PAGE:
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Obama Talks Tough to Rice Critics

McCain, Graham, Ayotte return fire, vowing nomination showdown

Chris Maddaloni/CQ Roll Call
Graham has been a vocal critic of the Obama administrations handling of the Benghazi attack that killed four Americans.

An unusually personal spat between Senate Republicans and President Barack Obama over U.N. Ambassador Susan E. Rice broke into open view Wednesday, setting up what could be a protracted power struggle if Obama decides to nominate her for secretary of State.

Newly assertive after winning re-election, Obama said it was outrageous for GOP senators to attack Rice over the handling of the September attack on the U.S. consulate in Benghazi, Libya. The episode casts new uncertainty over the shape of Obamas national security team going into his second term, only compounded by the unexpected resignation of David H. Petraeus from the CIA.

Obama was defiant after Sen. John McCain of Arizona, the top Republican on the Armed Services panel, vowed Wednesday to do whatevers necessary to block a Rice nomination.

When they go after the U.N. ambassador, apparently because they think shes an easy target, then theyve got a problem with me, Obama said at his first press conference since the election. If I think that she would be the best person to serve America in the capacity at the State Department, then I will nominate her.

Obamas remarks appeared to signal that, freed of the political freight of needing to court voters, he will take a firmer tone on national security issues in his second term. In some ways, that shift began during the campaign in the second debate with GOP candidate Mitt Romney, when Obama pushed back hard on Romneys attacks on his handling of Libya.

Obamas decision to stand up to congressional Republicans, at least rhetorically, could foreshadow a willingness to take to Congress the fight over issues such as defense spending levels, Iran sanctions and aid to Arab Spring countries.

An early sign of Obamas resolve would be if he decides to nominate Rice to succeed Secretary of State Hillary Rodham Clinton, who has long made clear she plans to leave at the end of his first term. The White House will also likely need to find a replacement next year for Defense Secretary Leon E. Panetta, who is not expected to stay long in a second term. And its not clear if national security adviser Tom Donilon will stay on or if hell be tapped for another post.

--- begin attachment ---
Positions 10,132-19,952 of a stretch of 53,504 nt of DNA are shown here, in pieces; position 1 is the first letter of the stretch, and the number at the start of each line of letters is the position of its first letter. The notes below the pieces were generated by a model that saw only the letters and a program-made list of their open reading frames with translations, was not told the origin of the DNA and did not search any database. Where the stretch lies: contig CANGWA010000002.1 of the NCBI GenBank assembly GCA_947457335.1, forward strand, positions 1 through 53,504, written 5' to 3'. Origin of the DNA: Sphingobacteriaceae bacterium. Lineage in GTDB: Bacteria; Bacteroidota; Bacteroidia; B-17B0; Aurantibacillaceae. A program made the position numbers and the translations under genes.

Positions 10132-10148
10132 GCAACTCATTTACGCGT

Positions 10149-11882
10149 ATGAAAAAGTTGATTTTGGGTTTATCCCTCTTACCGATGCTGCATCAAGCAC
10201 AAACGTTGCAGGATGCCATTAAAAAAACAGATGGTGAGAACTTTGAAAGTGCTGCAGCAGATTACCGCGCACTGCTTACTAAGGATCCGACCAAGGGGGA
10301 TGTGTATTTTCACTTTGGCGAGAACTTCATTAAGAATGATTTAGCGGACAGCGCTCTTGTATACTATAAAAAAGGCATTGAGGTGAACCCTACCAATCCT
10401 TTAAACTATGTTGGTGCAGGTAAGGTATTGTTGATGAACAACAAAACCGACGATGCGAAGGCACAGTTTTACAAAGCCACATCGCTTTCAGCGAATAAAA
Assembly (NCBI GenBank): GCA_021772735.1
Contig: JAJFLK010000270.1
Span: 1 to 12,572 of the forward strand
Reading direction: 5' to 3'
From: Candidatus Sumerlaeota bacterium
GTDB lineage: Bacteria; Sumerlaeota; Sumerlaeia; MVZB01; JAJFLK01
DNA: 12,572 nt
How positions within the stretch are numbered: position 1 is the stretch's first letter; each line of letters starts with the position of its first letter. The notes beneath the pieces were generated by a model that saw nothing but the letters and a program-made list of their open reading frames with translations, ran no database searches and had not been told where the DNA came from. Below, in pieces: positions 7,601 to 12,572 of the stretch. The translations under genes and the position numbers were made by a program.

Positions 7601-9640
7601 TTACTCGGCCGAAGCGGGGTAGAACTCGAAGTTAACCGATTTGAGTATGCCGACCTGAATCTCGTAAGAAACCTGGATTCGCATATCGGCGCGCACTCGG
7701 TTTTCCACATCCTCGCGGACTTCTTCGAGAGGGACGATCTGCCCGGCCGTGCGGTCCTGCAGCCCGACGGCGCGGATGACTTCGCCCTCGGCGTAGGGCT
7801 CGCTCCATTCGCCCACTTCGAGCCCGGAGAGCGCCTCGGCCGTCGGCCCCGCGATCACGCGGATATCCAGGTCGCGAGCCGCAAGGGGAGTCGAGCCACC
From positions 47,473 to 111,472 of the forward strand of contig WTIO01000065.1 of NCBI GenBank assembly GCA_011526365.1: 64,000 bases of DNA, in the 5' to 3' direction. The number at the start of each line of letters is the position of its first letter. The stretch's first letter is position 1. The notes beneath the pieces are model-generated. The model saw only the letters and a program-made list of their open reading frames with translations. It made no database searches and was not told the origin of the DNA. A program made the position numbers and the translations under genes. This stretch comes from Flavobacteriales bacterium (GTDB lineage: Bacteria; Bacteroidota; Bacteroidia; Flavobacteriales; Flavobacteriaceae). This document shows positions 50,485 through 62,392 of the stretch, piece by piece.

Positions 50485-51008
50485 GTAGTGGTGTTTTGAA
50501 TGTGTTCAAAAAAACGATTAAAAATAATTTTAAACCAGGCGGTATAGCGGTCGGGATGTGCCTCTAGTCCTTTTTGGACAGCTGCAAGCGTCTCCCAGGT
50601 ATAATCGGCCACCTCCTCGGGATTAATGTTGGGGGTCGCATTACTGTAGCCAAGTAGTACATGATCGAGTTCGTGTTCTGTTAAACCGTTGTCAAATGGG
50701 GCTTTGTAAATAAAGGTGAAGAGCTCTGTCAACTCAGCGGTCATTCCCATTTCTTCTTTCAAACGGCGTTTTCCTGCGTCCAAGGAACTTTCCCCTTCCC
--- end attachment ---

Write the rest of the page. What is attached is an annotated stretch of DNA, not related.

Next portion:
Obama certainly would be setting up a fight by picking Rice over someone like Senate Foreign Relations Chairman John Kerry, D-Mass., who has also been getting some secretary-of- State buzz and would be less controversial on the Hill.

We will do whatevers necessary to block the nomination as far as Susan Rice is concerned, McCain said at a press conference with GOP colleagues Lindsey Graham of South Carolina and Kelly Ayotte of New Hampshire.

The three Armed Services Committee members have been among the most vocal critics of the Obama administrations handling of the Benghazi attack that killed U.S. Ambassador J. Christopher Stevens and three other Americans. And they consider Rice among those officials responsible for the administrations confused response to the assault and explanation of its causes.

McCain, Graham and Ayotte lambasted Rice in particular as untrustworthy for her statements on national television five days after the attack. She had said that it appeared to be the result of a spontaneous uprising prompted by an anti-Muslim video.

Rices comments were based on the latest intelligence reports provided to members of the administration and Congress, but the three Republican lawmakers maintained that they conflicted with reality.

How could she say, five days later, definitively, that theres no evidence of a coordinated attack when theres a ream of evidence? Graham asked. Her assessment, he said, was so disconnected from reality, I dont trust her. And the reason I dont trust her is I think she knew better, and if she didnt know better, she shouldnt be the voice of America.

Obama retorted that if the senators wanted to attack someone over Benghazi, then they should go after me.

That prompted its own reply from McCain and Graham.

Mr. President, dont think for one minute I dont hold you ultimately responsible for Benghazi, Graham said. But he added, Given what I know now, I have no intention of promoting anyone who is up to their eyeballs in the Benghazi debacle.

For some Republicans, the opposition to Rice goes beyond the Benghazi incident, which has reaffirmed their belief that she is too political and too much of an Obama acolyte to be named Americas top diplomat.

Im not so sure shes the strongest advocate, Graham added. I think shes more of a political operative than she is anything else when it comes to Benghazi.

Graham also criticized Rices performance at the United Nations, something Sen. James M. Inhofe of Oklahoma, who is expected to become the top Republican on the Armed Services panel, raised in his own statement Wednesday.

While at the United Nations, Rice has been the Obama administrations point person in pursuing liberal causes that threaten U.S. sovereignty, he said. Like the White House, Senate Democrats were quick to back up Rice on Wednesday, accusing Republicans of blowing her comments on Benghazi out of proportion.

If the president should nominate her, I dont believe that should be any reason to stop her, agreed Senate Majority Whip Richard J. Durbin, D-Ill. Sure, ask the hard questions where did you get that information and why did you say this? but to disqualify her based on a Meet the Press appearance, Durbin said. I mean, to me, it goes way too far.

Niels Lesniewski contributed to this report.

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